It was nice being on such an empty flight (although I’m sure American would have preferred a full one.) There was a real sense of spaciousness in the cabin, and I was able to get out and use the lavatory without having to climb over anyone. I really enjoyed it, particularly since I knew the flight to Honolulu would be jam-packed.
We crossed the desert, passing just above the Four Corners area. Half an hour later, the captain announced our position directly above the north rim of the Grand Canyon, which prompted a lot of oohing and aahing from the passengers:
Our route took us over the Colorado River and Laughlin, Nevada (a sort of mini Las Vegas, although I could see the real thing very faintly in the distance), where we began our descent into LAX
. Los Angeles was reporting a solid overcast with easterly winds and temperatures in the high 50s. Clouds obscured the desert as we headed down over Big Bear Lake:
For a few minutes we flew down through the shelf of clouds, and when we finally broke out we were well established on final approach to LAX
Our approach path was pretty much straight-in, over south-central LA
and the Harbor Freeway. Behind us I could see a Southwest 737 turning onto a parallel approach. It was pretty murky in the Los Angeles basin, although the skyscrapers downtown appeared to be getting some sun:
About ten miles out, over Inglewood:
Passing over the Hollywood Park racetrack with the Great Western Forum in the background:
Over the 405 freeway…
… and finally over the fence and touching down on 25L:
Weather at LAX
was pretty nasty-looking, although it wasn’t raining. We had to hold short of 25R for about five minutes as a whole line of aircraft departed, including three or four United Express Embraer 120s. The captain revved the engines and headed for the terminal, passing a Delta 767-400 on pushback:
Rounding the corner of Terminal 4. There were two Qantas 747-400s parked on the west side of the terminal, although I was only able to get one in the picture:
We pulled into our gate, right alongside the 767 that would be taking me to Honolulu:
Los Angeles International Airport
I had about 90 minutes’ layover time in LAX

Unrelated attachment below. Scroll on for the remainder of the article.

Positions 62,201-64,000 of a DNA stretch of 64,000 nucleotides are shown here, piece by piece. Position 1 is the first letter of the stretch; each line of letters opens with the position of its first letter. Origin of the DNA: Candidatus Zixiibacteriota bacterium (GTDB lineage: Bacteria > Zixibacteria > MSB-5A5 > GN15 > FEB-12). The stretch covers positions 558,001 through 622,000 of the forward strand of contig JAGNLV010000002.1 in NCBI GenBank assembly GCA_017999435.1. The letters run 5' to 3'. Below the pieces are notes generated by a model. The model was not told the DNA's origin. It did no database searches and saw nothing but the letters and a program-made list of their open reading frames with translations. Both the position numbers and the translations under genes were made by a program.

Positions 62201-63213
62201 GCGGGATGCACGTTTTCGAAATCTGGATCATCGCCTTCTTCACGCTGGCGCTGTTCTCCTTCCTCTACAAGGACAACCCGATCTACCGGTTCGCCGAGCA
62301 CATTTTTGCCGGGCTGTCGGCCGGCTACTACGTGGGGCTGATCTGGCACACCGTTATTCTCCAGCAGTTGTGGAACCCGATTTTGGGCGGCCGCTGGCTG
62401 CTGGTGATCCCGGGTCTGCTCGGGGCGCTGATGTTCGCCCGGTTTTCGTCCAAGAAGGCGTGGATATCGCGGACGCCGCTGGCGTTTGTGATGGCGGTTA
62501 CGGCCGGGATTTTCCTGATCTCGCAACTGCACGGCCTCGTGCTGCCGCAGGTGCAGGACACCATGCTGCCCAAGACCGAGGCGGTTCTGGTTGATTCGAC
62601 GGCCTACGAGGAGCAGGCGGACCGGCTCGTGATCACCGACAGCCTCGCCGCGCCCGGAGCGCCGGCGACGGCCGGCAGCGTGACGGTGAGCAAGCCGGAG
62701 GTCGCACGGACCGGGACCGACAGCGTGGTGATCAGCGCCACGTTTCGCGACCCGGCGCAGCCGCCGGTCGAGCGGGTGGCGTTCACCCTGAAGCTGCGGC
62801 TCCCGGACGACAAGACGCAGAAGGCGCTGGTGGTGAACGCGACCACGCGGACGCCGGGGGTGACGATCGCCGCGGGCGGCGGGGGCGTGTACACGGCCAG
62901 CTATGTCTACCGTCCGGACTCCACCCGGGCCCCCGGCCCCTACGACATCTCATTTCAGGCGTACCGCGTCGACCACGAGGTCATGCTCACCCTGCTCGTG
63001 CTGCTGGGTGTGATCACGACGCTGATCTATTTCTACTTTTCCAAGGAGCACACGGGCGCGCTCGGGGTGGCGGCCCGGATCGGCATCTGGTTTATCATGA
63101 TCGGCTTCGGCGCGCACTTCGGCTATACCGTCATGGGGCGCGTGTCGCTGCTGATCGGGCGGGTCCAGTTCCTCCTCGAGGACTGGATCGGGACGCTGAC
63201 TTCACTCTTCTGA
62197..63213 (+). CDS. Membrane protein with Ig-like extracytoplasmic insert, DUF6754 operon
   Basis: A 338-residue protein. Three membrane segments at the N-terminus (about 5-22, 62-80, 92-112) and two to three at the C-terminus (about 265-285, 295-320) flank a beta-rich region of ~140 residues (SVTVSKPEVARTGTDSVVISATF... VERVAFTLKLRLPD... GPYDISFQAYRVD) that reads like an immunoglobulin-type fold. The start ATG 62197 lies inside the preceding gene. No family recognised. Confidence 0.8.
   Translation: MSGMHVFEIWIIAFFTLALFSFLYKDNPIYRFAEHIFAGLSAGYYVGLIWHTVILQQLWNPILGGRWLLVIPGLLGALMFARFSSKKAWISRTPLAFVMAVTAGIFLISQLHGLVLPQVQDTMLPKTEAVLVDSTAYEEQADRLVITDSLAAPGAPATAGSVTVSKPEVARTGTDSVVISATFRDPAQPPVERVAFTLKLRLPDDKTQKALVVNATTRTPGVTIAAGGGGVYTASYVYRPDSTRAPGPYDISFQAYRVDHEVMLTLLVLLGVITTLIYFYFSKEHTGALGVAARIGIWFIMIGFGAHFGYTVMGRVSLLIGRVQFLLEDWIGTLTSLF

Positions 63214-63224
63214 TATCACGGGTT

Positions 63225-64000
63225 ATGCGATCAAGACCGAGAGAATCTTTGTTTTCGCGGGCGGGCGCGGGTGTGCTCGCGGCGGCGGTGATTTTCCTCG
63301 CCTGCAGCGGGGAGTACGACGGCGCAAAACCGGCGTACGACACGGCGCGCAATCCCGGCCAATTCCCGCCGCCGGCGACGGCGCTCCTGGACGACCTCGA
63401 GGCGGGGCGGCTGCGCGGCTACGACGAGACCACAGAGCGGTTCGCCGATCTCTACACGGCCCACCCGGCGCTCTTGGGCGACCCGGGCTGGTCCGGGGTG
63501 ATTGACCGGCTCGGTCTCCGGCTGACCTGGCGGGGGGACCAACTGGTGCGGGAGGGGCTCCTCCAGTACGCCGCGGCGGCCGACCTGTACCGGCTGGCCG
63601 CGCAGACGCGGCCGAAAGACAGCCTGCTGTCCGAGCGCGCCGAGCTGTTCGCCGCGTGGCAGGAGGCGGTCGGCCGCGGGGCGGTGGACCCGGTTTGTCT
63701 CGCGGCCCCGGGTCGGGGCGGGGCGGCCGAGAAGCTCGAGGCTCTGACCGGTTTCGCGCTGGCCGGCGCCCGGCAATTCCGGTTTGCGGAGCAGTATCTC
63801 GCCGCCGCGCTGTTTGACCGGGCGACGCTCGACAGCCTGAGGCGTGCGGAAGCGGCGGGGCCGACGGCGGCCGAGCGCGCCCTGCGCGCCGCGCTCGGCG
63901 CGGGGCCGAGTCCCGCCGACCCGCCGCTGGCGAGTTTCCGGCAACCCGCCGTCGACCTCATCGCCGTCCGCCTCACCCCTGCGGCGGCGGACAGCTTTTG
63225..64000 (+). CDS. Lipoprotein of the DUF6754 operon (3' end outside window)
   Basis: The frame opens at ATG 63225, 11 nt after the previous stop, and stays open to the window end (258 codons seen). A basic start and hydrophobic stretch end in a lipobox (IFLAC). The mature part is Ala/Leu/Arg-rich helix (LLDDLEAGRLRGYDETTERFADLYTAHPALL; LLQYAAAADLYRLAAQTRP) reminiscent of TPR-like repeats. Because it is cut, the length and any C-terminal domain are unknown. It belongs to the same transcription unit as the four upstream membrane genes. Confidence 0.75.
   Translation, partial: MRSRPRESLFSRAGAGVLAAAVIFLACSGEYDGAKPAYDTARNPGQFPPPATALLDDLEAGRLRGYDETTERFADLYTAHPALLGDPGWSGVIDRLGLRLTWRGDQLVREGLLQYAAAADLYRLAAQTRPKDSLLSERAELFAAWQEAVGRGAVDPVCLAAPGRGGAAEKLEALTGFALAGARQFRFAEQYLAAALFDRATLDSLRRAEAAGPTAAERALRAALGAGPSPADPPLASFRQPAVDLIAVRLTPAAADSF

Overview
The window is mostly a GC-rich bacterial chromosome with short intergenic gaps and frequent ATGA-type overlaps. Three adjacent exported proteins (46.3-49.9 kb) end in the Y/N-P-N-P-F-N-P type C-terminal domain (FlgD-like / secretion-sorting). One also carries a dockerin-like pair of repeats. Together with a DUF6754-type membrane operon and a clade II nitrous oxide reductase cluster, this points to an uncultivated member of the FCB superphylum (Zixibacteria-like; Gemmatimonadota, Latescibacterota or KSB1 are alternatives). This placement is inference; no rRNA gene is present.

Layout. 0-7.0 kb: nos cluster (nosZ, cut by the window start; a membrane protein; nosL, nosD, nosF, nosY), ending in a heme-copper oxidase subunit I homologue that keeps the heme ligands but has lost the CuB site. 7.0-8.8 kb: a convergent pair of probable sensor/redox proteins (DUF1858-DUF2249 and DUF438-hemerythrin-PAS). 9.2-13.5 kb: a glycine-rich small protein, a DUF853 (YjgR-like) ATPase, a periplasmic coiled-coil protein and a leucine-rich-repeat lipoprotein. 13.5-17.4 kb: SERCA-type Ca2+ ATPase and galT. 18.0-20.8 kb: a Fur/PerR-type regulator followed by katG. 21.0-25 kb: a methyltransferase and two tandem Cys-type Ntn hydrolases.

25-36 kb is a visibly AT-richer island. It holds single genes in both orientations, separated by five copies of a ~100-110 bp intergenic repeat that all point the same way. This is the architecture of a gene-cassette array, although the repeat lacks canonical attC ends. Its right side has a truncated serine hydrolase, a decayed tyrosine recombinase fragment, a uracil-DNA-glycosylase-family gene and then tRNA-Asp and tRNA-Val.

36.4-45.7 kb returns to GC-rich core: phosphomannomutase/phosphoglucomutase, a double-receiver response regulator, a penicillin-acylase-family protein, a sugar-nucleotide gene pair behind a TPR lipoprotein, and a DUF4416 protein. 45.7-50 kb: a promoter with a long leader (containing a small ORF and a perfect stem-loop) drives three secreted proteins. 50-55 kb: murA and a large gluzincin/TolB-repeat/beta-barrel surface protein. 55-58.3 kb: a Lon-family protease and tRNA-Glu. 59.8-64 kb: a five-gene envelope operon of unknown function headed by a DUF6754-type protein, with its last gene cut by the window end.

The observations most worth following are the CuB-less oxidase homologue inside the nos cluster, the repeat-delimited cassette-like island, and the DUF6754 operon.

, which I figured was plenty of time to leave security and do some spotting. American did a top-to-bottom renovation of Terminal 4 about two years ago, making it easily the nicest and newest-looking terminal at the airport (though it still felt pretty crowded as I made my way down the concourse):
from the outside:
I headed towards the Tom Bradley International Terminal, which was packed with passengers headed for Asia. Two Korean Air 747s were resting between flights to Seoul, along with an ANA 777 bound for Narita:
A shot of the much-maligned TBIT:
Looking down the north end of TBIT at a Mexicana A320, A340s belonging to China Eastern and Air Tahiti Nui, and an Asiana 747-400:
For a timetable collector, TBIT has always been pretty decent. Most of the airlines don’t keep them out on the counter, but if you ask they’ll go behind the scenes and get one for you. I was able to snag the latest schedules for Korean Air, Asiana, AeroCalifornia, ANA and Malaysia Airlines, along with Korean Air’s inflight magazine. I was told by the woman at the Lufthansa counter that due to a printing error, LH
is only offering timetables at German airports; the rest of their network will have to go without until the fall. I hope the ‘printing error’ doesn’t mean the end of paper schedules for LH
After a brisk walk back to T4
it was time to board my flight to Honolulu.
American Airlines Flight 283
Los Angeles (LAX) – Honolulu (HNL)
Departs LAX !!!???, arrives HNL 3:30pm
Boeing 767-300, seat 34J
Flying time: 4 hours, 45 minutes
Unlike Continental and Delta, American doesn’t put its newer 767s on Hawaii flight. I boarded one of the oldest and most decrepit 767s I’d ever seen… paneled in faded 1980s tan, with dirty overhead bins and dim lighting. A pretty dismal letdown after flying on a sparkling clean 777 to London just a week before.
Thankfully, the 767 fleet has More Room Throughout Coach (thought it felt more cramped than the 737 I’d flown to LAX
on). The flight was carrying a full load today, including lots of noisy small children. When my parents took us to Hawaii to see family back in the early 1980s, we were given hearty spoonfuls of cough medicine for the benefit of our fellow passengers. I wish that were the case today.